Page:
Do you have any idea how it holds up to beetles? Beetle damage is common in the area where I have the cabin in almost any wood except redwood (which fortunately accounts for 80 of the timber in my cabin).

Is there a really thin material that is efficient, say 1/2 inch thick or thinner?

If I take all the shingles and then the sheathing off the exterior of the cabin, and start with new insulation and then build up with new sheathing and shingles, I will have to re-trim all the windows or they will all be inset below the level of the shingles. Not an impossible task, but just another added cost.....

Answered by Mark Darley
Posted Sep 24, 2012 2:45 PM ET


The cabin in question images files attached (may not be reproduced without permission).

WeeHousie_05copyright.jpg WeeHousie_06Copyright.jpg
Answered by Mark Darley
Posted Sep 24, 2012 3:02 PM ET



Yet another incidence of a "small world". I just checked back on this post this morning and found your question. Since I wasn't sure, I checked with Portugal (Amorim) and found that you had made an inquiry yesterday. Francisco (at Amorim) just answered both of us. His reply to the beetle question is:

"Regarding beetles, historically we have no claims which is a good indicator. The reason might be because when cork when is processed into expanded insulation cork board due only to the action of steam and pressure (we say when cork is cooked) the Expanded Insulation Cork Board will be a carbonized material so there is no cellulose or food available for any bugs."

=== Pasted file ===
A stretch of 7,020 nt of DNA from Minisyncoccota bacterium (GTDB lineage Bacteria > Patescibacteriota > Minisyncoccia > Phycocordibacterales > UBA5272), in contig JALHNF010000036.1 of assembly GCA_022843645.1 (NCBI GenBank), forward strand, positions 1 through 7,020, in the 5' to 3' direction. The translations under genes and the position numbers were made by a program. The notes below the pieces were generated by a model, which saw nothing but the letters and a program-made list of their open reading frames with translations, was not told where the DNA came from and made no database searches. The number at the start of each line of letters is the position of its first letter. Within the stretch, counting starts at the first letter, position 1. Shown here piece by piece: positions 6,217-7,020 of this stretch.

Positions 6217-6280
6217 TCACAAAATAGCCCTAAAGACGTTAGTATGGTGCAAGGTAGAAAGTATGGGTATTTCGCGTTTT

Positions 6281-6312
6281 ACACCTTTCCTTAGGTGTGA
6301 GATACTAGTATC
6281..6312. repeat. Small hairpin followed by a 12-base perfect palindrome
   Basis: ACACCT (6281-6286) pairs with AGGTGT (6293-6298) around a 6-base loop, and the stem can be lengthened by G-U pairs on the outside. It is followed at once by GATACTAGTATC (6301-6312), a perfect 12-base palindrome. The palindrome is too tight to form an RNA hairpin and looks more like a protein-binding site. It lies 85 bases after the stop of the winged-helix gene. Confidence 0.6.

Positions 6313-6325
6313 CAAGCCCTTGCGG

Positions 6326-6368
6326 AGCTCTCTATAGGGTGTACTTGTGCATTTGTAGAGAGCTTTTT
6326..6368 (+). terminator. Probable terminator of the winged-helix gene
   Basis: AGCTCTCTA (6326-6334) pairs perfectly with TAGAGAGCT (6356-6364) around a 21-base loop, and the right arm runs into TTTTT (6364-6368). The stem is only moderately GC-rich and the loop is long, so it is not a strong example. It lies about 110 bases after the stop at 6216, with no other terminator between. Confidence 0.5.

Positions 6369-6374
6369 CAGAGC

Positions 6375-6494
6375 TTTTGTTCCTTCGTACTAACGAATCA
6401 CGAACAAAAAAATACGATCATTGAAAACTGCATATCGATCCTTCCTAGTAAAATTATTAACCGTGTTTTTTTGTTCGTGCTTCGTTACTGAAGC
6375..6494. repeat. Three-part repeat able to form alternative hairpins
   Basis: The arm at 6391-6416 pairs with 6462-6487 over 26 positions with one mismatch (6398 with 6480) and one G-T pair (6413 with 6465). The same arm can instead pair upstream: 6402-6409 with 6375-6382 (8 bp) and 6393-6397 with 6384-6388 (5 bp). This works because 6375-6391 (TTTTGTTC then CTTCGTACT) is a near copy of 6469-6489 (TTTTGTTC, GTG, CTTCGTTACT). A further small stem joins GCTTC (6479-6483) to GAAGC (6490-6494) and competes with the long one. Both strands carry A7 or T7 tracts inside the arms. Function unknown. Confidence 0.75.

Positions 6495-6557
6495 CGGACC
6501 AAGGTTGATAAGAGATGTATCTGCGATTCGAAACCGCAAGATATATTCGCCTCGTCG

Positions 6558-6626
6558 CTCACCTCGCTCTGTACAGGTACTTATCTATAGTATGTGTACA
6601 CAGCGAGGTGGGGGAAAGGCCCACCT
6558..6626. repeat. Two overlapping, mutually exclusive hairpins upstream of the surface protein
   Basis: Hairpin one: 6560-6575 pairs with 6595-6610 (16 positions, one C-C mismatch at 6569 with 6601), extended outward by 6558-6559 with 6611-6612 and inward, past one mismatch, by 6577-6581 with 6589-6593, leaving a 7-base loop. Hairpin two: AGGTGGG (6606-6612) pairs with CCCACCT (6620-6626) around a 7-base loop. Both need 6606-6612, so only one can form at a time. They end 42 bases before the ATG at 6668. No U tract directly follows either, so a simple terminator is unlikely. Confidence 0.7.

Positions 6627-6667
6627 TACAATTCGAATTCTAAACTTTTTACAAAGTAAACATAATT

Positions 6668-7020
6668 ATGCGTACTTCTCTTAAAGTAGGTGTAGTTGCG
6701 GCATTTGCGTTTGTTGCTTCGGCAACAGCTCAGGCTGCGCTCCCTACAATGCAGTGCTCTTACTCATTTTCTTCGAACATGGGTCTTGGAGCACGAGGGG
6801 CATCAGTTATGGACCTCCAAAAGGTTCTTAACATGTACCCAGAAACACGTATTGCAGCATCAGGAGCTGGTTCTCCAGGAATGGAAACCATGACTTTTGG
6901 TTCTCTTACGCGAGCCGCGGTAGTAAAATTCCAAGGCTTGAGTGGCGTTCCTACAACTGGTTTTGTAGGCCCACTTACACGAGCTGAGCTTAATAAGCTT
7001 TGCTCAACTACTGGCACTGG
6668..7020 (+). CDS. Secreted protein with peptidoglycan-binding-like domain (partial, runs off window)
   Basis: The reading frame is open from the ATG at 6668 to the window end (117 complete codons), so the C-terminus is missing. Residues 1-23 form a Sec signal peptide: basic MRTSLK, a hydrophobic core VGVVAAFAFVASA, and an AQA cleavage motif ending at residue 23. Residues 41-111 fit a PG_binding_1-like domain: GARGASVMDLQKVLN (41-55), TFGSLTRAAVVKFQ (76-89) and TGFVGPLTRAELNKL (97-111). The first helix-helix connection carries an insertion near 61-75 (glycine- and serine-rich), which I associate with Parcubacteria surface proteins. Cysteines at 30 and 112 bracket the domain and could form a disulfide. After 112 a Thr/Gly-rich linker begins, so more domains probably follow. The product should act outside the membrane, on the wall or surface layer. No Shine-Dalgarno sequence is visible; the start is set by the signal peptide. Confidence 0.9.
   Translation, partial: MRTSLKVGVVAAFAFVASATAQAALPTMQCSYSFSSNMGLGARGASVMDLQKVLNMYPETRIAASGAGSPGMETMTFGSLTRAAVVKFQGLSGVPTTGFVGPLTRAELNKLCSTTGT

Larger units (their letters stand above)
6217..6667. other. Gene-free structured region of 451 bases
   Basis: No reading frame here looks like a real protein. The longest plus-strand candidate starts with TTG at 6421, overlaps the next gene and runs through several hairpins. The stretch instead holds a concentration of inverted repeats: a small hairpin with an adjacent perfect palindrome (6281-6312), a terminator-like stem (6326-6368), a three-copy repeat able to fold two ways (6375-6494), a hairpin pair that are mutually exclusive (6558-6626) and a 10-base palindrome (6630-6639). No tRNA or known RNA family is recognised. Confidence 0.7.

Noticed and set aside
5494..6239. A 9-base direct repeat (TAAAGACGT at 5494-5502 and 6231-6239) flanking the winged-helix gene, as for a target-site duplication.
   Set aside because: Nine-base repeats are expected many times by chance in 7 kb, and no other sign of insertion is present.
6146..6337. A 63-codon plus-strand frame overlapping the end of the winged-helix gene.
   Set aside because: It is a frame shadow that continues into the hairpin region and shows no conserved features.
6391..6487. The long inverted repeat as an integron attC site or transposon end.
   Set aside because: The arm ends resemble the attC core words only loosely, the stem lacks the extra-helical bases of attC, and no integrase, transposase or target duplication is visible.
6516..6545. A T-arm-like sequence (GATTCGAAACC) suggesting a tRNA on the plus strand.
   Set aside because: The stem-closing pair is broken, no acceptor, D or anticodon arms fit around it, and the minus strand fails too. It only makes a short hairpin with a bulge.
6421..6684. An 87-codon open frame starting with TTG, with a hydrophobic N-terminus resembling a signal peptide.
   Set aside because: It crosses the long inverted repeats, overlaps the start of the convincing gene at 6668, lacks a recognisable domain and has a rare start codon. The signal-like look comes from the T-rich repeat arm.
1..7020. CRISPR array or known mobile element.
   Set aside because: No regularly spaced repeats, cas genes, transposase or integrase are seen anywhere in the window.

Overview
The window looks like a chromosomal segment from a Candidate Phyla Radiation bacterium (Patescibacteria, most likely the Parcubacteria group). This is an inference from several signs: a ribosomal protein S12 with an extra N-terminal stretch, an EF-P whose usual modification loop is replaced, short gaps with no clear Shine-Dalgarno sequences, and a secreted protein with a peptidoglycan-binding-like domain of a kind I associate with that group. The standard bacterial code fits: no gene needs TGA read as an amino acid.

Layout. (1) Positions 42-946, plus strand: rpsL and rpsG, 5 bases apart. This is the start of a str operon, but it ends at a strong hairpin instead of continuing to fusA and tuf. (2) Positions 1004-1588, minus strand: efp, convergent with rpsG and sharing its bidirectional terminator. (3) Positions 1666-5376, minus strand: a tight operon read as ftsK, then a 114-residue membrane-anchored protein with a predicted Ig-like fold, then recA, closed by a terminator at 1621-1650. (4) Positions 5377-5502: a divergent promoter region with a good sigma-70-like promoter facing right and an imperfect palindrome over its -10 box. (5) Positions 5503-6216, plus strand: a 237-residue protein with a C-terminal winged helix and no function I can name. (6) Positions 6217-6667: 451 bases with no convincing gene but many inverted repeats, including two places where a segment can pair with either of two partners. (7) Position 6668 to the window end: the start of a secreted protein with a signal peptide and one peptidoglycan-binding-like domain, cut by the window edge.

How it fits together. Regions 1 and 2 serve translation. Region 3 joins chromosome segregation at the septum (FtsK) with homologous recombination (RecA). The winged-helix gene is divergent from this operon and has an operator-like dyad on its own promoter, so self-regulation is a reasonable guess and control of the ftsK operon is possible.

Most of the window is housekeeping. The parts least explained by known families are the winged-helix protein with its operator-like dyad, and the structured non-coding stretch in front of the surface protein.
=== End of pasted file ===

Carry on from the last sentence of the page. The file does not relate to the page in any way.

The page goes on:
The food being "cooked out" is an interesting situation. I like it.

Answered by albert rooks
Posted Sep 25, 2012 10:03 AM ET



I did not answer your thickness question. The thinest panel that we can buy is 1" thick. I've got plenty of 2" & 4" thick on the way and will order some 1.5" thick also.

For your project, I think I'd go for the extra long term value and put 1.5" to 2" on the walls and re-trim all of it. A thin layer seems like too much work for too little insulation.

Btw... We can get a higher density cork that is made to be the facade. Perhaps you only re-shingle part of the cabin, and certain "accent area's" are sided with natural cork as the final facade. That could look dynamite!

Your own monastery in the woods.

Answered by albert rooks
Posted Sep 25, 2012 10:11 AM ET


Indeed a small world. And this is the site that helped me find you.
I was considering using cedar lapstrake below the floor level, and shingle above both for looks and speed of application. It is a traditional look in the neighborhood. Maybe that should be shingle above and cork below (or the other way around for greater insulation value) for an interesting look.

Answered by Mark Darley
Posted Sep 25, 2012 3:58 PM ET


Or the 1927 bumped out sleeping porch (see right side of exterior photo) could be sided entirely in cork with the rest of the building shingled....

Answered by Mark Darley
Posted Sep 25, 2012 3:59 PM ET